"Large hub airports are typically in the $10-to-$12 range," Champeau said, adding that while DIA is on the high end of the scale now because it's new, other airports are expected to climb into DIA's range as new construction projects get under way.

Champeau and Bourgeron also pointed out that airport costs are typically a small part of the overall cost of operating at an airport. Champeau said airport costs are usually only 3 percent to 6 percent of the overall cost of a route.

Was the city and state's $1.5 million marketing incentive critical to Mexicana's decision to start the non-stop daily service?

"We have been studying [the route], but no determination had been made," said Mexicana spokeswoman Jenny Jenks.

Jenks said the company first learned of the incentive offer through newspaper stories and "we reacted based on the release. If [the offer] is being made, why not? Immediately after [the offer] went out, we sent a letter of intent to the city to bid for it."

DIA's Bourgeron wouldn't speculate on the influence of the $1.5 million offer, although she added the city had been talking to Mexicana about the route for three years.

Lee, with the state economic development office, said he thought the incentive encouraged Mexicana to move quickly.

"In this economy it's critical that we get them to do it now," Lee said. "The sooner we can get them to fly, the sooner we can benefit."

City officials say the Frankfurt and London flights generate between $250 million and $300 million a year in economic activity in the state.

Boyd said Mexicana's decision to start the service would prove profitable and predicted two daily flights will soon follow.

As for whether Mexicana's swift move edged out any competitors, spokespeople for United and Frontier said their airlines weren't interested in offering non-stop service between Denver and Mexico City.

Bourgeron said Alaska Airlines, which will start flying to Denver in April, had asked for information about the Denver-Mexico City market.

An Alaska Airlines spokesman said announcements about both the incentive and Mexicana's acceptance were news to him.






"Travel is fatal to prejudice, bigotry, and narrow-mindedness." - Mark Twain
30 replies: All unread, showing first 25:
 
User currently offlineN737MC From Canada, joined Oct 2000, 678 posts, RR: 17
Reply 1, posted (12 years 5 months 5 hours ago) and read 2125 times:

If Denver got the Paris flight that would be great. I know they have been trying Air France, but they seemed to back out because of 9-11.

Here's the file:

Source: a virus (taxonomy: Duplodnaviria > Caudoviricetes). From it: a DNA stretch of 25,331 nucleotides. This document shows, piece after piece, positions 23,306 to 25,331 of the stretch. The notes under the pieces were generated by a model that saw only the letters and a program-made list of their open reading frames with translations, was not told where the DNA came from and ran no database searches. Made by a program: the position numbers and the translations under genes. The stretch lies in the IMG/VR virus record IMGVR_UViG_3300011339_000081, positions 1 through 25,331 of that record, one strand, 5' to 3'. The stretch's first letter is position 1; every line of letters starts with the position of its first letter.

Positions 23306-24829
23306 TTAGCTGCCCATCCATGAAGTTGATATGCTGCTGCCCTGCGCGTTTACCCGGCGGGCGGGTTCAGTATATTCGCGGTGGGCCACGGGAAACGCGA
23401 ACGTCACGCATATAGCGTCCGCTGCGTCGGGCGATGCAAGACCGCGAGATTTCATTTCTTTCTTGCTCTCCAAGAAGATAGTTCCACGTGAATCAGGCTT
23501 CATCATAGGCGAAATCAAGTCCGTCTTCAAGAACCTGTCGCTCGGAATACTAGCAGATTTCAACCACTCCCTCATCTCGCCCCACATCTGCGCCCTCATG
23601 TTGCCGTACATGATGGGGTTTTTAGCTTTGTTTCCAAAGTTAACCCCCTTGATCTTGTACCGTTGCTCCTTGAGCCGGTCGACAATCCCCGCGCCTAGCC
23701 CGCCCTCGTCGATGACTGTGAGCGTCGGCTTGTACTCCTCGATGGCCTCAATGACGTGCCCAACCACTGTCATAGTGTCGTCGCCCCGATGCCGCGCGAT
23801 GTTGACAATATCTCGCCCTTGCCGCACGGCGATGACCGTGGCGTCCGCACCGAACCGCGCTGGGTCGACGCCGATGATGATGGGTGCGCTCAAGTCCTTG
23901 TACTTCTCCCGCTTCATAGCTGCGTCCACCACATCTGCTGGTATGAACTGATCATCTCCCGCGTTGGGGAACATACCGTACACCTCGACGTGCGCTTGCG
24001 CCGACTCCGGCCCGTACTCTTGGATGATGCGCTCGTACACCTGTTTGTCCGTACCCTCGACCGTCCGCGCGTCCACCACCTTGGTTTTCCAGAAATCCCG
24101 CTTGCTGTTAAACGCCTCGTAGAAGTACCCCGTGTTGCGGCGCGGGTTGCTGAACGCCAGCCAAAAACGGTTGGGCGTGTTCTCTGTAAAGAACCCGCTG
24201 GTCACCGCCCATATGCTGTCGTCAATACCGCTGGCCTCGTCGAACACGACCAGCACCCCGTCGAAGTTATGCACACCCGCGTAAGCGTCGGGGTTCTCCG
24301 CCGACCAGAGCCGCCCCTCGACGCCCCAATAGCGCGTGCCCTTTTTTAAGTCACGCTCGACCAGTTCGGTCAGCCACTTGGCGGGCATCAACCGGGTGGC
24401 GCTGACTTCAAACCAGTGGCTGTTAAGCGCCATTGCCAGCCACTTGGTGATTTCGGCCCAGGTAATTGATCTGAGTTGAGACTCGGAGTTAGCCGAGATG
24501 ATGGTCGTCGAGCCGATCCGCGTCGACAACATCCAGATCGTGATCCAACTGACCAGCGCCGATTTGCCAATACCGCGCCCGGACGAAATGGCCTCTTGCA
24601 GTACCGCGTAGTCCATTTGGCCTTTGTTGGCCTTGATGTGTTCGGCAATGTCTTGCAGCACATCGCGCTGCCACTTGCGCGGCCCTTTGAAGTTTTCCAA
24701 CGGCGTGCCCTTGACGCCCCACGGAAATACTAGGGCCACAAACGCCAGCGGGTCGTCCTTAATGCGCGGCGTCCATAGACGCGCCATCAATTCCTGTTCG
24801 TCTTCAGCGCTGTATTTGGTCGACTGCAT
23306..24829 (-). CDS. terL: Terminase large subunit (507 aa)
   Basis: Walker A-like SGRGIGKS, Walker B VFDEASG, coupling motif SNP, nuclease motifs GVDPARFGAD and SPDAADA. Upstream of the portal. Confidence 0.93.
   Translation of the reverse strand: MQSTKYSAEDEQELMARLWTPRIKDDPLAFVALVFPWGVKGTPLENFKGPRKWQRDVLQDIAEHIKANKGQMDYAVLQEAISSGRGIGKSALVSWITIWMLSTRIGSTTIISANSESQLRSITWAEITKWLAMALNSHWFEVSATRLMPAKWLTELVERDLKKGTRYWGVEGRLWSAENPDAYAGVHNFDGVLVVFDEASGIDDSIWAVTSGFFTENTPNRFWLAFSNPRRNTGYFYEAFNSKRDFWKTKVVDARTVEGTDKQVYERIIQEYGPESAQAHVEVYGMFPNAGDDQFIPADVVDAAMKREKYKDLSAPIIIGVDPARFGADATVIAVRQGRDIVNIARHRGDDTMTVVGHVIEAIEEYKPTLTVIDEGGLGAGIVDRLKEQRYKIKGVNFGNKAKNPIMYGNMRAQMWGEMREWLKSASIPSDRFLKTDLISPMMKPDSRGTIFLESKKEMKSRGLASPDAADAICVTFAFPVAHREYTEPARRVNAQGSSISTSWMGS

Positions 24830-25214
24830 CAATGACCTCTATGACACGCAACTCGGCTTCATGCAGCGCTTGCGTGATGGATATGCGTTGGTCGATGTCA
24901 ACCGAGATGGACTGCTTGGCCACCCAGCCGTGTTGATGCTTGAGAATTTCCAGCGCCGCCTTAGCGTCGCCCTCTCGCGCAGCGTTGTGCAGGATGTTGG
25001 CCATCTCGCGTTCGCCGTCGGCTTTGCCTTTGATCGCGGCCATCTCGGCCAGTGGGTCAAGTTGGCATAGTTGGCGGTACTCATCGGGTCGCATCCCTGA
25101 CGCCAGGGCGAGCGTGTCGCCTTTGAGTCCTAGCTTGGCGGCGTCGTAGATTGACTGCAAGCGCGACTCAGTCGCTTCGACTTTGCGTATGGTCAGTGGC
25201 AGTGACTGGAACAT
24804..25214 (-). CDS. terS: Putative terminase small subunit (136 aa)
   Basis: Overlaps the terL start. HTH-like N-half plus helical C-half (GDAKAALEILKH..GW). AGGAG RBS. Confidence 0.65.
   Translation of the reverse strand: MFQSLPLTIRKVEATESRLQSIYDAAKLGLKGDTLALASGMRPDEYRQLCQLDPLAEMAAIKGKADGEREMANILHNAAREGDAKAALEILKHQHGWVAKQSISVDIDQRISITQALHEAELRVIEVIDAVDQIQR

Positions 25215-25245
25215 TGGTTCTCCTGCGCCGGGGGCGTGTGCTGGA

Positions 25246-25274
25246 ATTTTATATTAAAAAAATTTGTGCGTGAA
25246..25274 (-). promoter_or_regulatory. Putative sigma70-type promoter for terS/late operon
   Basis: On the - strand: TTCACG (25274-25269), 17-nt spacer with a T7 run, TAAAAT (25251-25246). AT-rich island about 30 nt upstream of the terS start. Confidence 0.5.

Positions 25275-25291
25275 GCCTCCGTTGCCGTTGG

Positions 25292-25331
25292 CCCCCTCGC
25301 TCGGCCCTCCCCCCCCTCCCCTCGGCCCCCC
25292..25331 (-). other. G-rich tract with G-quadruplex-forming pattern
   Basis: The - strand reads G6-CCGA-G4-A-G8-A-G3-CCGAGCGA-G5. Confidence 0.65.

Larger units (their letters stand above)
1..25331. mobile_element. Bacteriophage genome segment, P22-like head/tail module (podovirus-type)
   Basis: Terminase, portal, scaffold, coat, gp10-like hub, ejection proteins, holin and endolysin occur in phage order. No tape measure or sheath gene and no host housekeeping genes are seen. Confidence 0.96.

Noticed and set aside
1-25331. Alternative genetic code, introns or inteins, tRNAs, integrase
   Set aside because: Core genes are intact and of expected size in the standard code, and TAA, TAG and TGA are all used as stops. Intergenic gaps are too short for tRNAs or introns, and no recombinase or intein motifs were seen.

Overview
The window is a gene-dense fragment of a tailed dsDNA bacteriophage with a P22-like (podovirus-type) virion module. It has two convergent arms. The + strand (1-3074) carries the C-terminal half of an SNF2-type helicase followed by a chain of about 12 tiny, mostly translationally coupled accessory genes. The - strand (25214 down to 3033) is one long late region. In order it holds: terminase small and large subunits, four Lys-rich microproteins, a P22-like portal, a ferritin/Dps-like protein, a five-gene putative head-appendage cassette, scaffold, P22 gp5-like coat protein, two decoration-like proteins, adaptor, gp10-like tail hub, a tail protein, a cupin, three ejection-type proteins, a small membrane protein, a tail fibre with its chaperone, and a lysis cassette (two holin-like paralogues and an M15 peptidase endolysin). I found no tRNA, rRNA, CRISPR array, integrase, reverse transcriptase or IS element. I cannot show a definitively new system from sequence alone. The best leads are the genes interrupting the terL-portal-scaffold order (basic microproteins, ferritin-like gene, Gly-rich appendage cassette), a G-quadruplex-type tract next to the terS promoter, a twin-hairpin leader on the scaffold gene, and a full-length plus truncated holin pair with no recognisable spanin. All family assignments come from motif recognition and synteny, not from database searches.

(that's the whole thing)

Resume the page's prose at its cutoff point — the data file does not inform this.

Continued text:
If Air France does not do the DEN-CDG or ORY service then maybe it is left up to United. I don't know if they would be willing to do it but is worth the wait to see.



Aaron
Denver Spotters Club


User currently offlineB737-700 From , joined Dec 1969, posts, RR:
Reply 2, posted (12 years 5 months 5 hours ago) and read 2120 times:


Great article !


User currently offlineFlyf15 From , joined Dec 1969, posts, RR:
Reply 3, posted (12 years 5 months 4 hours ago) and read 2096 times:

I can't see why they need to justify it and show that its just how things are done, when its the only airport that does this and still doesn't get offers for some of their incentive packages. Above everything else, to me this shows that the the people in charge think that they have much more demand than they really have...trying to be something they're not.

Also, if the announcement from Mexicana came so soon after the offer was announced, it couldn't have played a very important role. Most likely they were on the fence and the offer just tipped them over. A big price to pay for 500-600 seats a week to a neighboring country. The incentive wasn't even that great for British Airways...which provides 2000 to 3000 seats a week to an unserved continent.

I guess what I'm trying to get at, is if the demand and need was really there, service would be started without these incentive packages - business would be done just like it is at every other airport.


User currently offlineVafi88 From United States of America, joined Apr 2001, 3116 posts, RR: 17
Reply 4, posted (12 years 5 months 3 hours ago) and read 2085 times:

Very Interesting!


I'd like to elect a president that has a Higher IQ than a retarted ant.
User currently offlineOA412 From United States of America, joined Dec 2000, 5240 posts, RR: 25
Reply 5, posted (12 years 5 months 1 hour ago) and read 2053 times:

Very interesting indeed! Unfortuantely, DEN has backed itself into a corner with these incentive packages. No new international airline is going to want to start DEN service without some sort of compensation package from DEN.


Hughes Airwest - Top Banana In The West
User currently offlineGeotrash From United States of America, joined Jun 2001, 326 posts, RR: 0
Reply 6, posted (12 years 4 months 4 weeks 1 day 20 hours ago) and read 2020 times:

Anyone have the load factor figures for the LH DEN-FRA or the BA DEN-LHR flights? This would be interesting information, and would give an idea of how useful these routes really are to Denver.

User currently offlineBA From United States of America, joined May 2000, 11153 posts, RR: 59
Reply 7, posted (12 years 4 months 3 weeks 5 days 6 hours ago) and read 1998 times:

Flyf15,

Mexicana didn't announce the non-stop MEX service just because of the incentive. They started it because they knew the demand was there. If you honestly think that BA, LH, and MX started service to DEN JUST because of the incentives, well then you just insulted them.